Tens of thousands of schoolteachers throughout the United Kingdom have been asked by the Association of School and College Leaders (ASCL) to adapt their curricula to better accommodate Muslim students by moving exams and other stressful activities to days that do not coincide with Ramadan.
In a pamphlet distributed to many of the 18,000 educators that it represents, the ACSL called on schools to mold their schedules around Muslim holidays and to take Muslim students’ faith into consideration when planning things like physical education lesson plans, as Muslims are prohibited from eating and drinking during the day in the month of Ramadan.
“School and college leaders will also want to consider the possible impact fasting and late night prayers during Ramadan may have on Muslim children when setting dates for other activities, such as sports days, trips and celebrations,” the pamphlet notes, according to MailOnline.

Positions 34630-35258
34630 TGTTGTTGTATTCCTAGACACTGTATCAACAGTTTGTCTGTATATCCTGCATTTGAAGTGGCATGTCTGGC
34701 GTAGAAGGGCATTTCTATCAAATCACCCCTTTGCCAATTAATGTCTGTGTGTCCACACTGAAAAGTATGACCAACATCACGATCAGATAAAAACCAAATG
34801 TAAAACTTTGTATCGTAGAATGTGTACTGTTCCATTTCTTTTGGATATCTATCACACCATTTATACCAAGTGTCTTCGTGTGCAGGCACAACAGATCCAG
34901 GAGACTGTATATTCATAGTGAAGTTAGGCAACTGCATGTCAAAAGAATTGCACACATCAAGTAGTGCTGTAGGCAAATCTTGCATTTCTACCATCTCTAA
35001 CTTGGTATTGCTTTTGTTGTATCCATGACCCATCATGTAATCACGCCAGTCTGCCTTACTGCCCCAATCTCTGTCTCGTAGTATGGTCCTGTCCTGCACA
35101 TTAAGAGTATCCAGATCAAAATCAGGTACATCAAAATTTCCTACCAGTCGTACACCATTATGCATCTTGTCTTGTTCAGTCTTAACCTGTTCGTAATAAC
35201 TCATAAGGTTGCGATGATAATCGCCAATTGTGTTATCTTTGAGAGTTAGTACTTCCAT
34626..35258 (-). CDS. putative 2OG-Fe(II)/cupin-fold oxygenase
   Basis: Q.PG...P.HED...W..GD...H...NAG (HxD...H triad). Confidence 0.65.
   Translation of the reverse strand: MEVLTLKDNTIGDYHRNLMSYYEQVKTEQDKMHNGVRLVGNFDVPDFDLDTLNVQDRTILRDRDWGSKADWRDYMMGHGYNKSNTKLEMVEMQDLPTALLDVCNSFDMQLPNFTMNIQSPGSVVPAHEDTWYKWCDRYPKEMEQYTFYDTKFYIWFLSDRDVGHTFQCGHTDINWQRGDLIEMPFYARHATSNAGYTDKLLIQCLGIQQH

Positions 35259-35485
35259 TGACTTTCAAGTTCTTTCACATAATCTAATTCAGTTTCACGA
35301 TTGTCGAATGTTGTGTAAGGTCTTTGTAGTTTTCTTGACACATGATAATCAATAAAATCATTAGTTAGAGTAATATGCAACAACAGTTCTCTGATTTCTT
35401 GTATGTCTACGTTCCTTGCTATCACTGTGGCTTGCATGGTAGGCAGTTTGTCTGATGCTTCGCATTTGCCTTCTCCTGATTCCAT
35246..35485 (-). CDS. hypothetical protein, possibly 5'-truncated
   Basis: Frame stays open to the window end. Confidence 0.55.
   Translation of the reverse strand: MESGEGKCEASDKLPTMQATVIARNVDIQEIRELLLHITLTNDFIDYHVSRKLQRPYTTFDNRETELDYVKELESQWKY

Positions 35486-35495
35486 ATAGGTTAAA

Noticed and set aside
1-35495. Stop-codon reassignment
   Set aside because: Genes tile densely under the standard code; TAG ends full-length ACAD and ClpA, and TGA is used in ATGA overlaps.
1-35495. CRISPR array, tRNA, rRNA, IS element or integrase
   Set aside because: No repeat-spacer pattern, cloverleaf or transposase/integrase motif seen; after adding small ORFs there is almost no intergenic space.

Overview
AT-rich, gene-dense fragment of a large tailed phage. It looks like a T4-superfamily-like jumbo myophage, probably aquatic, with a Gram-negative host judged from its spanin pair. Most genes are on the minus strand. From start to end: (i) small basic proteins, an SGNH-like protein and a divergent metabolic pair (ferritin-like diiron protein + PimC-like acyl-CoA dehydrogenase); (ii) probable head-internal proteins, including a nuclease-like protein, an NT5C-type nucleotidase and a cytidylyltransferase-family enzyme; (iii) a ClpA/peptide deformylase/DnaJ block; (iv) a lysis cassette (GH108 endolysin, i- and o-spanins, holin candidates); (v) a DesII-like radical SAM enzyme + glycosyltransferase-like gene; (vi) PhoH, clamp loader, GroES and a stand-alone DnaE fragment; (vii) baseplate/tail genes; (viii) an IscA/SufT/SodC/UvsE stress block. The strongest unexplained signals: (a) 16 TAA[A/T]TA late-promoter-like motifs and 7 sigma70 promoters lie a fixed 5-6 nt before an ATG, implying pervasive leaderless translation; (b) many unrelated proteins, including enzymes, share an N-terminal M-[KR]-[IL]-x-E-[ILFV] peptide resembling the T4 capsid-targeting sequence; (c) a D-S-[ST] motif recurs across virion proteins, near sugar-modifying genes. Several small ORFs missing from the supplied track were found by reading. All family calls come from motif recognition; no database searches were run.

The organization also warns educators against offending fasting Muslim students by offering them “tiny sips of water” while they are taking their exams and encourages teachers to instead only offer water if it seems medically necessary.
“If a student taking an exam is showing any signs that they may be dehydrated, such as a headache or drowsiness, they should be advised to terminate the fast immediately by drinking some water,” the pamphlet reads.
While the document does not contain any guidelines for helping students of other faiths through the grueling exams, school officials are asked to ensure that testing facilities have adequate prayer rooms and to confer with Muslim students to determine whether they want to have their lessons in the morning or the afternoon.
All Muslims who have reached puberty are required to observe Ramadan, although exceptions are made in the case of women on their period and those who are ill or suffering from other “hardships.”